Be a Cloud of Witness – Psalms of Ascent #8

Photo by Aaron Burden on Unsplash

The last post on the Psalms of Ascent ended with God’s people dealing with “the scorn of those who are at ease” and “the contempt of the proud” at the end of Psalm 123.  That Psalm emphasized the Lordship of the Lord, who is “enthroned in the heavens.”  Those who follow the kingdoms of the world often have contempt and scorn for those who follow another way, who declare another Lord.  However, Psalm 124 explains that our Lord has not left us alone:

“A Song of Ascents. Of David.

If it had not been the LORD who was on our side—
            let Israel now say—
if it had not been the LORD who was on our side
            when people rose up against us,
then they would have swallowed us up alive,
            when their anger was kindled against us;
then the flood would have swept us away,
            the torrent would have gone over us;
then over us would have gone
            the raging waters.

Blessed be the LORD,
            who has not given us
            as prey to their teeth!
We have escaped like a bird
            from the snare of the fowlers;
the snare is broken,
            and we have escaped!

Our help is in the name of the LORD,
            who made heaven and earth.” (emphasis mine)

This Psalm speaks of times when we know only the Lord could have saved us, and we’ve learned that, “When all you have is God, He is enough.”  Sometimes life is hard because of circumstances that force us to depend on Him, and we learn to trust Him and Him alone.  The best way to know for ourselves that He is good is to act on our trust in Him, even when it’s hard or doesn’t make sense.  When God works wonders for us, we should keep a record of God’s power and faithfulness in your life, like the memorial stones Israel placed after crossing the Jordan.[1]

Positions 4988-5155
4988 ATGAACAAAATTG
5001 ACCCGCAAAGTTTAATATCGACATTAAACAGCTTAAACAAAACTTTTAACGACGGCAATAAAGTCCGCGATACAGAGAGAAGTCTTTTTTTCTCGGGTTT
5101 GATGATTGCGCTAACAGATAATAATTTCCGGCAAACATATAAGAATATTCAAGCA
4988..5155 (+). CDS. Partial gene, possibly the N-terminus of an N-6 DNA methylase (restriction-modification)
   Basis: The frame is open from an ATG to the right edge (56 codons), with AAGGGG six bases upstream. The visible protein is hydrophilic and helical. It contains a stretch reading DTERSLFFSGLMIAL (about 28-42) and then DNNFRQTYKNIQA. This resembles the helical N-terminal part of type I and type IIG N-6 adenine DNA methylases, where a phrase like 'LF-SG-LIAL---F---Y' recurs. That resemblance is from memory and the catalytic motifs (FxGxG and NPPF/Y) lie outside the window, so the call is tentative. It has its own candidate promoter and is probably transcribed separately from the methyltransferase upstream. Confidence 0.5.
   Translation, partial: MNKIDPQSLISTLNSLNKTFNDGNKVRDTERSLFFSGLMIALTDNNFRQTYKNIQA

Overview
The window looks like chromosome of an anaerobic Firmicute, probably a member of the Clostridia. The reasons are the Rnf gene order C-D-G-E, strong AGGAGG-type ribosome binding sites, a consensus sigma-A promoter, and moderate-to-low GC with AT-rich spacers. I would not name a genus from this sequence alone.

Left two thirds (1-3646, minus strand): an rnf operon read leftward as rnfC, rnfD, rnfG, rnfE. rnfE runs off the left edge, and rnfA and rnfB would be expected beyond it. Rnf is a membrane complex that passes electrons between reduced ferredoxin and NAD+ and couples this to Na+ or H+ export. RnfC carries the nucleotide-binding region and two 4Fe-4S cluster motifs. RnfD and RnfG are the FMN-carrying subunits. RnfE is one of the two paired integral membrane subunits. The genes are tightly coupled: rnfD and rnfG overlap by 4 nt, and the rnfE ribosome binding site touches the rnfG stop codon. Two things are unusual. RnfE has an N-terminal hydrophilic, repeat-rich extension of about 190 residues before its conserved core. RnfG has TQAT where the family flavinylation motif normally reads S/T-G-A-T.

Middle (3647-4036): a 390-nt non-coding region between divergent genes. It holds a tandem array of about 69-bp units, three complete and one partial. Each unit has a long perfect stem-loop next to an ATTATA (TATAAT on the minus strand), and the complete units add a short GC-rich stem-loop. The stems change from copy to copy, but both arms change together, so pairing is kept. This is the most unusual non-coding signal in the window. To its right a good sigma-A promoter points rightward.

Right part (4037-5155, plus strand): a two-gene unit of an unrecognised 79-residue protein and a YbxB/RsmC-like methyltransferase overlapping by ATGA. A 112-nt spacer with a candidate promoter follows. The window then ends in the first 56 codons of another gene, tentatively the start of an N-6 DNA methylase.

The other thing to notice about Psalm 124 is that it is entirely written with plural pronouns.  David, the author, is telling us that the works of God in our lives, especially when there seemed no other way forward, are to be shared with the community of believers.  “Let Israel now say” is something we do together.  The church must be a community of people who share God’s work in their lives, as a contrast to “the proud” and “those who are at ease.”  The One we serve – and the One they ridicule – wants us to testify to His salvation, and not any other hoped-for salvation.

John Calvin notes on the last verse (8): “The contrast between the help of God, and other resources in which the world vainly confides, as we have seen in Psalm 20:7, ‘Some trust in chariots, and some in horses, but we will remember the name of the Lord our God,’ is to be noticed, that the faithful, purged from all false confidence, may betake themselves exclusively to his succor, and depending upon it, may fearlessly despise whatever Satan and the world may plot against them.”